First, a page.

Some of the residents have had to contend with gas leaks for four years; others have had continuous flooding in their homes for 19 months. Nothing has been done about these and dozens of other serious maintenance issues.

Munro was defiant regarding the expected demolitions. She said that the tent embassy would continue until residents were given a real say over the future of their homes and their community.

Bring our children home

Aboriginal children's day rally- stop continuing stolen generations

Thu Aug 04 2016 at 12:00 pm


March to NSW Parliament House
Demand an independent review into all cases of Aboriginal children in "out of home care"
Grandmothers Against Removals is a network of families directly affected by forced child removal. We are calling for protests on Aboriginal Children’s Day this year, to continue the fight against the mass removal of children from their families by “child protection” services across Australia.

The number of Aboriginal children in "out of home care", is higher than ever and rising rapidly. Far more children are being taken today than during the Stolen Generations of the 20th Century. The numbers have increased 400 per cent since Kevin Rudd’s “apology” for the crimes of the past.
Aboriginal children are more than 10 times more likely to be forcibly removed than non-Indigenous children. 10 per cent of Aboriginal children in NSW are currently in the “out of home care” system. The proportion of children being placed with their Aboriginal family is also steadily declining.
Most removals are for “neglect” – families are being punished for poverty and persecuted by the racism of the government.
Following protests in May this year, Brad Hazzard, NSW Minister for Family and Community Services (FACS), made commitments to reduce the number of children in care. One of these commitments was for a review of all cases of Aboriginal children taken from their families over the last 24 months. This has now been reduced to 12 months.
GMAR, along with the Aboriginal Legal Service NSW, have called for this review to be independent and Aboriginal controlled. We know many children have been taken unjustly, and held with nonIndigenous carers while their family are denied access. A FACS controlled review will be useless.
The review also needs a serious commitment of resources so action can be taken to restore children to their families with appropriate supports and opportunities.
Please support this important fight - if we act now we can help win an independent review as a stepping stone to deeper change.

"Grandmothers Against Removals is a network of families directly affected by forced child removal.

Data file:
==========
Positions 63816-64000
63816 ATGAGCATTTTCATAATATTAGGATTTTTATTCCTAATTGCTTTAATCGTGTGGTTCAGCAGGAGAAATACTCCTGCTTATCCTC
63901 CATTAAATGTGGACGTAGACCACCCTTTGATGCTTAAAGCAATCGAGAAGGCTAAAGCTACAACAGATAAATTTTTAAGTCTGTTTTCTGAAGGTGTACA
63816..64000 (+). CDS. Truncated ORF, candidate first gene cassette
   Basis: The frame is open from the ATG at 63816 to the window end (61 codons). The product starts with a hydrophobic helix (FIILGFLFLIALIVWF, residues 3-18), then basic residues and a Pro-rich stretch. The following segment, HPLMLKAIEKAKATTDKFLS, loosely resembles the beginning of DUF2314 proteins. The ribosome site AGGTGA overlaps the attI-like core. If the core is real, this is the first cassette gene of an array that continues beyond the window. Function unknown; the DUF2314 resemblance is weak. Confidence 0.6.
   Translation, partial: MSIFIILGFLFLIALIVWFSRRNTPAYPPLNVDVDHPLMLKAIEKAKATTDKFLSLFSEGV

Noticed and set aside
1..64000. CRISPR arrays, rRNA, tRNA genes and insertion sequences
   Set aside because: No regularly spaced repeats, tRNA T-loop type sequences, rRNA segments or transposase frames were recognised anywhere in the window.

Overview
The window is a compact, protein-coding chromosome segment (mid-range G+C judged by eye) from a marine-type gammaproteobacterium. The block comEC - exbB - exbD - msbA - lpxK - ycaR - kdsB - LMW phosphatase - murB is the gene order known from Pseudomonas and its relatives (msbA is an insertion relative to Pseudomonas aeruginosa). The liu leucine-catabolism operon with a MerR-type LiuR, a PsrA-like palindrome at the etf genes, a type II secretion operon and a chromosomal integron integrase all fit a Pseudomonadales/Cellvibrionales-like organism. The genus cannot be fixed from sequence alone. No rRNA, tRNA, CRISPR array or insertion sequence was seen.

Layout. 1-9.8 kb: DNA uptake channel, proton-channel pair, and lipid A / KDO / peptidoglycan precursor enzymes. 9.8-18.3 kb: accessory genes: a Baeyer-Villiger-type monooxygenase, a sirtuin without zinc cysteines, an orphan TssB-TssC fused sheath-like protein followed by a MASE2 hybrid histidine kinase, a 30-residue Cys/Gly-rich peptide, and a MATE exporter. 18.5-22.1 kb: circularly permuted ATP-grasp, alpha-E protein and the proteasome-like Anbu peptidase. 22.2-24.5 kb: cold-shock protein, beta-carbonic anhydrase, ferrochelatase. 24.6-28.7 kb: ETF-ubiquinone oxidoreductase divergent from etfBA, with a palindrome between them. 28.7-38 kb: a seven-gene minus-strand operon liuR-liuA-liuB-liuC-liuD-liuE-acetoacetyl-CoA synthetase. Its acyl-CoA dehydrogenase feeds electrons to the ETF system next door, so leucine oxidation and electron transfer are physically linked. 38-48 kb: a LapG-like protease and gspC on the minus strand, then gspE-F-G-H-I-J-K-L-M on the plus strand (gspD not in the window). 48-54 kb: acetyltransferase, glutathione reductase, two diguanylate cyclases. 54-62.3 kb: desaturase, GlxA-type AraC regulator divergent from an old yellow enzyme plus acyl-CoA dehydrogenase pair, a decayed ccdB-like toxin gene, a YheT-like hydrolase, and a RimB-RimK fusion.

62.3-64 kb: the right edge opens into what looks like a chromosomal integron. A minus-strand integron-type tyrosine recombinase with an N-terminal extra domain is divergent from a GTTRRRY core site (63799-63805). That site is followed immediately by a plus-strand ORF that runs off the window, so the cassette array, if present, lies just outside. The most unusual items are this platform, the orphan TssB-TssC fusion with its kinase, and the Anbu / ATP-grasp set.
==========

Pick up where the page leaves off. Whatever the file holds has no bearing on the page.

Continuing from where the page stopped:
"We are calling for protests on Aboriginal Children’s Day this year, to continue the fight against the mass removal of children from their families by “child protection” services across Australia."

2016 Children’s Day video


Urgent call for Royal Commission into Aboriginal suicides

19 July 2016 - Medical Journal reported that in just one month suicide rates in remote Western Australia communities had doubled over the last decade. Suicide prevention researcher, Gerry Georgatos told CAAMA Radio in Alice Springs there is an urgent need for a Royal Commission.


Cultural projects aim to decrease suicide rates


19 July 2016 - Noongar Boodja Language Cultural Aboriginal Corporation has launched a series of projects to reintroduce the South West to Noongar culture with the goal of decreasing suicide rates among the Indigenous community. The centre works to analyse and catalogue the language which centre manager and linguist Sue Hanson said could be in danger of becoming extinct if work isn’t done quickly to reverse it.


Trauma connection

19 July 2016 - The death of a 10-year-old girl in the Kimberley in March increased public attention into the issue, but that the high rate of aboriginal suicide had been of concern for decades. There was increased lobbying and pressure for a royal commission and a current parliamentary inquiry in Western Australia. Mount Isa’s Ngukuthati Men’s Shed also rallied a march for Aboriginal suicide awareness in May, in which several hundred people participated.


WGAR News Compilations

Royal Commission needed urgently   |   Calls for a royal commission   |   Australians want a Royal Commission   |   Is There Anything Australia Can Do?   |   The #SuicidePrevention space is immature and inauthentic   |   Petitioning government and opposition   |  WA parliamentary inquiry calls for royal commission   |    Seven times national average in the Kimberley   |   Funding for mental health services & suicide prevention   |   Suicide & self-harm in Aboriginal & Torres Strait Islander communities